When I get up, the first thing I do is check the weather. Rwanda has two rainy seasons, so it rains almost every month, apart from June to August. I prepare for all weathers and never leave home without my waterproofs and suntan lotion. But if it has been raining all night, I might not be able to reach some of my schools.
I am an education adviser on a Voluntary Service Overseas (VSO) placement. I live in Kamembe, which is near Nyungwe Forest, one of the country's few remaining forests and home to many chimpanzees. I work in 30 schools and visit about three a day, helping staff to improve their planning, teacher development and lesson evaluation.
My "moto taxi" collects me at 7.30am. It can take between 30 minutes and two hours to reach a school, and today I will spend at least five hours as a passenger on the back of a motorbike. I love my off-road journey, though - it's a far cry from my commute when I was a deputy headteacher in inner-city London.
When I arrive, the pupils spot me and wave from their classrooms. I try not to disrupt their learning. This school, like many others, has had a new classroom in the past year. It's built out of brick, with a concrete floor, but it still doesn't have any electricity; a lack of resources is commonplace here. Class sizes are much larger than in London, too, with children crammed on to benches.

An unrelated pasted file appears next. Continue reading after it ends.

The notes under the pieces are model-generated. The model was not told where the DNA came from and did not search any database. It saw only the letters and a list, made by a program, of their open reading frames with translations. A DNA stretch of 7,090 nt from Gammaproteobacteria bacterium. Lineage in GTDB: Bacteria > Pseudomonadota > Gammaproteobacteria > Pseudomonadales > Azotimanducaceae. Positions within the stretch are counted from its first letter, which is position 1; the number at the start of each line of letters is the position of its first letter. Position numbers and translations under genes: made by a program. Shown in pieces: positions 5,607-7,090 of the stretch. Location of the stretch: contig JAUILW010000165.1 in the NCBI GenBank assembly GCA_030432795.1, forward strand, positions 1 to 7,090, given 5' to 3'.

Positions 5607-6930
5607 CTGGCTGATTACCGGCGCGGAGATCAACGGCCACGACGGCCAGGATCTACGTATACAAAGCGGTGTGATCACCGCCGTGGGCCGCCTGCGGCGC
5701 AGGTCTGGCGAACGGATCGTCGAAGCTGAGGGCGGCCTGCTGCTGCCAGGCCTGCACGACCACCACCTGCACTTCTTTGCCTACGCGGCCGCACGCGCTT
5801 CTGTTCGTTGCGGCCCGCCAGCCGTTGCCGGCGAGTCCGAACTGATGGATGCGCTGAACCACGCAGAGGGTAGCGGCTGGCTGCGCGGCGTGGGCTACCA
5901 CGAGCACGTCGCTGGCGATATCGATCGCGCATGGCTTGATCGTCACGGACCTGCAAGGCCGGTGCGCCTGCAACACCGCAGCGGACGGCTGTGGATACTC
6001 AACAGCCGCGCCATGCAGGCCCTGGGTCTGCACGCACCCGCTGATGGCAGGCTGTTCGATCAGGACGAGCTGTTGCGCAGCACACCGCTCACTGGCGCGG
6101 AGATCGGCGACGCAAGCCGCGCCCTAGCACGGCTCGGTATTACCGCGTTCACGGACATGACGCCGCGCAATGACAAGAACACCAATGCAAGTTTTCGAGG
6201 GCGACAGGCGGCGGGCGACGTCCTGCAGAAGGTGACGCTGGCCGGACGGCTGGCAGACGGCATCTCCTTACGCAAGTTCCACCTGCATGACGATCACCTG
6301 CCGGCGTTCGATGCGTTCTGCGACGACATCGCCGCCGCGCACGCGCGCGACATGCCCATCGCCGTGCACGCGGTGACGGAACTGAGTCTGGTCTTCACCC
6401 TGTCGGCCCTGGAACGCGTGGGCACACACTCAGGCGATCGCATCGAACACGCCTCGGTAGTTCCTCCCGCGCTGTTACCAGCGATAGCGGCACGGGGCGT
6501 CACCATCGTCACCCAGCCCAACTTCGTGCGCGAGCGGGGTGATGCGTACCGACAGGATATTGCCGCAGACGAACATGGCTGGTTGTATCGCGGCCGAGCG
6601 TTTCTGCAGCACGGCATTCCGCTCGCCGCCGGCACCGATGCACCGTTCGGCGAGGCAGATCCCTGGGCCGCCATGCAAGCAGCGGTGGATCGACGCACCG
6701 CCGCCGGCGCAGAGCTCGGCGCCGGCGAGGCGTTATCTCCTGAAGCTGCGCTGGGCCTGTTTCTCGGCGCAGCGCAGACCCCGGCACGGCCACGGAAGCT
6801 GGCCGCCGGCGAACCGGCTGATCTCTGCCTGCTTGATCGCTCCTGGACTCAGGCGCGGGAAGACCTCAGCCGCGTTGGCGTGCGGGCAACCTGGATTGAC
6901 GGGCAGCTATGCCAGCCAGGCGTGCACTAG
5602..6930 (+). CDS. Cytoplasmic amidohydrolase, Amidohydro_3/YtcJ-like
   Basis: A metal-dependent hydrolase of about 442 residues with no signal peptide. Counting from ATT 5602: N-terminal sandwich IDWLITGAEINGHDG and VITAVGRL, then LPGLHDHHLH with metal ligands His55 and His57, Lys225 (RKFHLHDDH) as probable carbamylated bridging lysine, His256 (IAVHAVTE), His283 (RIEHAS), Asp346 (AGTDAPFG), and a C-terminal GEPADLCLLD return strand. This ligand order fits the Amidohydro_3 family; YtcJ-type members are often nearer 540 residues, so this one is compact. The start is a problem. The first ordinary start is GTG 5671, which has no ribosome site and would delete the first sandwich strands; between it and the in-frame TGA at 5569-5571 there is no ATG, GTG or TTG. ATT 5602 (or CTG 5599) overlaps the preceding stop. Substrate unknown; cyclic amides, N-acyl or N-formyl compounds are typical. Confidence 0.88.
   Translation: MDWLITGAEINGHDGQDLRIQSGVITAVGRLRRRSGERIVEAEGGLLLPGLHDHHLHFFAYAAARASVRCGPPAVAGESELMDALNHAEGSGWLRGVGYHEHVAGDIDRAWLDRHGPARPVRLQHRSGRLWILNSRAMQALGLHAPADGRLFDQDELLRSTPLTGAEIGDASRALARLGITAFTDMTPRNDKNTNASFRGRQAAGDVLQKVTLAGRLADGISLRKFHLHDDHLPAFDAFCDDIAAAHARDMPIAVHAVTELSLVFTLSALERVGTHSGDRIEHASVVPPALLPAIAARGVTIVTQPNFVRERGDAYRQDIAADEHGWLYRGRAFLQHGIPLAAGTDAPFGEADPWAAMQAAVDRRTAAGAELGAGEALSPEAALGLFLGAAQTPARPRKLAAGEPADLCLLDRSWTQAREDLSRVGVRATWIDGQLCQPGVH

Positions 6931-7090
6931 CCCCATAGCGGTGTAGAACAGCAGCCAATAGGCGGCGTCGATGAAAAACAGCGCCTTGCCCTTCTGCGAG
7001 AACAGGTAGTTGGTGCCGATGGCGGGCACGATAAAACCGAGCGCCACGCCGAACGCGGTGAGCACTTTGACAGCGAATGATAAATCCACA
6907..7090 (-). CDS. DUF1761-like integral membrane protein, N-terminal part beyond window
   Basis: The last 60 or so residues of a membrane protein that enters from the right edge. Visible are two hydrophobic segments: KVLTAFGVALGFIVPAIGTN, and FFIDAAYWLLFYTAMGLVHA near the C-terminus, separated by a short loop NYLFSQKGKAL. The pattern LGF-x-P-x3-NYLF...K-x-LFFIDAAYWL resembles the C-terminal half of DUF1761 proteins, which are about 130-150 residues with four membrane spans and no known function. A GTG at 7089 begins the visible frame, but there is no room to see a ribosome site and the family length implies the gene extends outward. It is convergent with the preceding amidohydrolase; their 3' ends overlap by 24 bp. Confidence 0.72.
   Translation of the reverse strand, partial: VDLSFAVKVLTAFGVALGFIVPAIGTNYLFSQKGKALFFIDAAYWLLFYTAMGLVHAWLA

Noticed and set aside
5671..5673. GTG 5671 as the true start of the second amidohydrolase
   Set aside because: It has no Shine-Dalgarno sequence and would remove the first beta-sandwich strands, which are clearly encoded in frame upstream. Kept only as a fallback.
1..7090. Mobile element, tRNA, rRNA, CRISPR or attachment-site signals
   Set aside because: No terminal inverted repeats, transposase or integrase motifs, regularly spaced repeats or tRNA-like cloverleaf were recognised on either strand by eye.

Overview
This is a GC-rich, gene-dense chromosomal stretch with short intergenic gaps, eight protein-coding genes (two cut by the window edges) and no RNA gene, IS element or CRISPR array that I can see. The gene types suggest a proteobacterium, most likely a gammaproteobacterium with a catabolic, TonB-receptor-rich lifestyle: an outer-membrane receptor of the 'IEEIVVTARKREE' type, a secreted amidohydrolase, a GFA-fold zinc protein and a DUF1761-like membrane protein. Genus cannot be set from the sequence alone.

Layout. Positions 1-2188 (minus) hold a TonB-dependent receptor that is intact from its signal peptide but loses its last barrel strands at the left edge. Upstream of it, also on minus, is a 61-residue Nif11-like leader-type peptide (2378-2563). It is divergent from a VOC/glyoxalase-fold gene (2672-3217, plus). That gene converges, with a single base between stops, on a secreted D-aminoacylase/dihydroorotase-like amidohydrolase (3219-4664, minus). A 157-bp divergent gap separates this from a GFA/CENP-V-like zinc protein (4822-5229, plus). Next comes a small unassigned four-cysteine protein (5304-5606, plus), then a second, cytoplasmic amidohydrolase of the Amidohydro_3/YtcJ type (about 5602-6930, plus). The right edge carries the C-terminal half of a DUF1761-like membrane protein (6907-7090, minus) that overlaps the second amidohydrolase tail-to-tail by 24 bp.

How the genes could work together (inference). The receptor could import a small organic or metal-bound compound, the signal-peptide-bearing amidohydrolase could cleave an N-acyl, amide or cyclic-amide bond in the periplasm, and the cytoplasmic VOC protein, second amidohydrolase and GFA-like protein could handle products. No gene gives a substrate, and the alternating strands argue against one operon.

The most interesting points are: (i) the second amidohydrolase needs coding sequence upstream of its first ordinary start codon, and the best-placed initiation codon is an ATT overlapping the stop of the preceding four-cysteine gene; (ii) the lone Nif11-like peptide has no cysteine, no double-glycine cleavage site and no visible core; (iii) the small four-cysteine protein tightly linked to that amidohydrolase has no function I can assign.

The headteacher and I have a coaching and mentoring session. She discusses her action plan for the year and the progress the school has made in achieving its objectives. She also updates me on the outcome of the training I recently delivered.
Then we observe a science lesson. The pupils are learning about mammals. VSO actively encourages the use of teaching aids to stimulate learning, but I didn't expect a live goat to be paraded around the classroom.
At the end of the lesson, we give the teacher constructive feedback and agree next steps. We set a date for my next visit and I jump on the moto taxi.
I stop for lunch at around 2pm. But you can't just grab a snack in Rwanda, as it's considered rude to eat on the street in public.
The next school takes nearly two hours to reach. Although it's bumpy and tiring, this journey is one of my favourites - the dirt tracks pass through tea plantations and forests.
At the end of my day, as I am psyching myself up for the long trip home, I am encircled by the headteacher and some excited pupils. The head asks them to sing to me. Being surrounded by singing children and beautiful green hills is one of those lovely moments I'll never forget.
When I get home, I cook dinner on an electric hob and spend some time with my neighbours. Being here, living and working among the local people, is amazing. It makes me feel very proud.
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